Shlomo Ezagui

Half-life, Miracles, & Abraham

Credit Sharon Pittaway (Unsplash)

In physics, it is the time it takes half of the atoms in a particular isotope to lose half of their radioactivity. For example, “iodine-131 has a half-life of 8.1 days.”

In pharmacology and biology, it is the time required for the activity of a substance taken into the body to lose half its initial effectiveness.

Let’s use as an example caffeine, which we are all too familiar with.

Caffeine works the same way as any other drug: it is broken down by the body and then passed out. Since so many products now have caffeine, it’s helpful to understand how long caffeine sticks around in the body.

Caffeine takes a certain amount of time to work through your system and be metabolized by your liver. One study showed that the half-life of caffeine in healthy adults is 5.7 hours. This means if you consume 200 mg of caffeine at midday, you will still have 100 mg of caffeine in you at around 5:45 pm.

Incidentally, no computer in the world is powerful enough to tell us the movement of all the electrons in caffeine. So while scientists give the impression to know everything, track everything, and have the knowledge and answers to everything, there is still so much mystery out there, controlled, influenced, and known, ONLY to God, which is what I am about to get to.

God tells Abraham to leave his place of birth and his country, and he will become rich, and famous and be blessed with children. However, when he reaches Canaan, there is a famine, and everyone blames him for bringing it on.

Abraham preaches belief in a monotheistic God, and everyone experiences the opposite of anything good. Gone are the prospects for fame or riches.

Abraham moves on to Egypt for food, and the officers at the border take his wife away for the King. Gone are the prospects of having this miraculous child. What would many people do in such a predicament? Maybe give up on the dreams and promises of this God!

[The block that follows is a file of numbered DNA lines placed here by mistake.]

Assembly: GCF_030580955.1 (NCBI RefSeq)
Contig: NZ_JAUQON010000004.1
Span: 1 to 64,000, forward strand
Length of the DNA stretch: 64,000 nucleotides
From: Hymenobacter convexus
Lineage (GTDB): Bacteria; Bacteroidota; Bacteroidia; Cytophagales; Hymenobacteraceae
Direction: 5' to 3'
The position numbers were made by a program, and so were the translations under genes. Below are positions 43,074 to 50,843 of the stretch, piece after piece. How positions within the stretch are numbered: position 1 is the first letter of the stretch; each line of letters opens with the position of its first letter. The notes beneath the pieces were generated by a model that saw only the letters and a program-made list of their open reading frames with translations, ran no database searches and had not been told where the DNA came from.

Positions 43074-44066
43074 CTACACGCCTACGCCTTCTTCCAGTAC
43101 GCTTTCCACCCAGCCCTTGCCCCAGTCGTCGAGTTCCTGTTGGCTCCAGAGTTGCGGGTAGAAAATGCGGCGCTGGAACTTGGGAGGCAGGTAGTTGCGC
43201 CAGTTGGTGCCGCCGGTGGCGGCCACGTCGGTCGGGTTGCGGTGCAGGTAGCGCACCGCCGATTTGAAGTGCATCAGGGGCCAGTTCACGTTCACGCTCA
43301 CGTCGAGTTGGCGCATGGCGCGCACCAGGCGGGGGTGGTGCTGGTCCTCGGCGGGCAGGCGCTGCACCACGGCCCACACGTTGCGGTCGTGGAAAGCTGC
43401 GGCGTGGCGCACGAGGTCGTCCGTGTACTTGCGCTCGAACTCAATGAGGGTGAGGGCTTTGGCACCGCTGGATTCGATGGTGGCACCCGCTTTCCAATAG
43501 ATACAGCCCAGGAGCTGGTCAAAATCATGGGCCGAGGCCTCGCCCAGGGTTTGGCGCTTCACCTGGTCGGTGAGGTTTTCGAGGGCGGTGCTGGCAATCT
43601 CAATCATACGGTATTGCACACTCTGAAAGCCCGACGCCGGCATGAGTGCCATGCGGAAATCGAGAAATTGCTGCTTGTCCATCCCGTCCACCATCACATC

Abraham truly believed and had faith in his truth. When you are sure your path will take you to a Million dollars, it doesn’t matter what else is happening and what else is being said around you.

Abraham wasn’t fazed by the fact that there was a famine, the gossip mongers were talking bad about him, and his wife was no more. Everything around Abraham—the natural way of the world looked grim. God created those rules of nature too.

Abraham understood that NO ONE ever knows everything that’s happening, so no one can predict the actual outcome. Abraham knew what scientists understand: the half-life, which guides our laws and rules for understanding nature, is merely the average of the group, while each individual atom is always mysteriously beyond anyone’s guess.

So Abraham kept believing, and the Torah says that when he returned to Canaan with his wife, laden with animals and wealth, he could show everyone they were wrong for doubting and mocking his faith.

“Look up to (above) the stars and see…” This is what God told Abraham concerning His promise to have children. You, Abraham, are not bound by the law of averages and statistics. Those rules are for the “world”.

I God continue to retain, not just on a metaphysical level but on a scientific, down-to-earth level, ALWAYS retain, the possibility for surprise, for the fate of the individual atom to take its own course.

And so it is for all those who are the children of Abraham and follow in his footsteps.

We are reminded as we go out on our journey of everyday struggles, it doesn’t matter the famine, recession, depression, or whatever else to the “individual” person. We can see the fate of each one of us with our own eyes, always in God’s hands. The more connected we are with “The Source”, the more God watches and provides His blessings.

Check out my new podcast, Mystics of the Physics, on all podcast platforms.

About the Author
Rabbi Shlomo Ezagui is an author and lecturer. "A Spiritual Soul Book" ( & "Maimonides Advice for the 21st Century" ( In 1987, Rabbi Ezagui opened the first Chabad Center in Palm Beach County, Florida, and the first Orthodox Synagogue on the island of Palm Beach, Florida.
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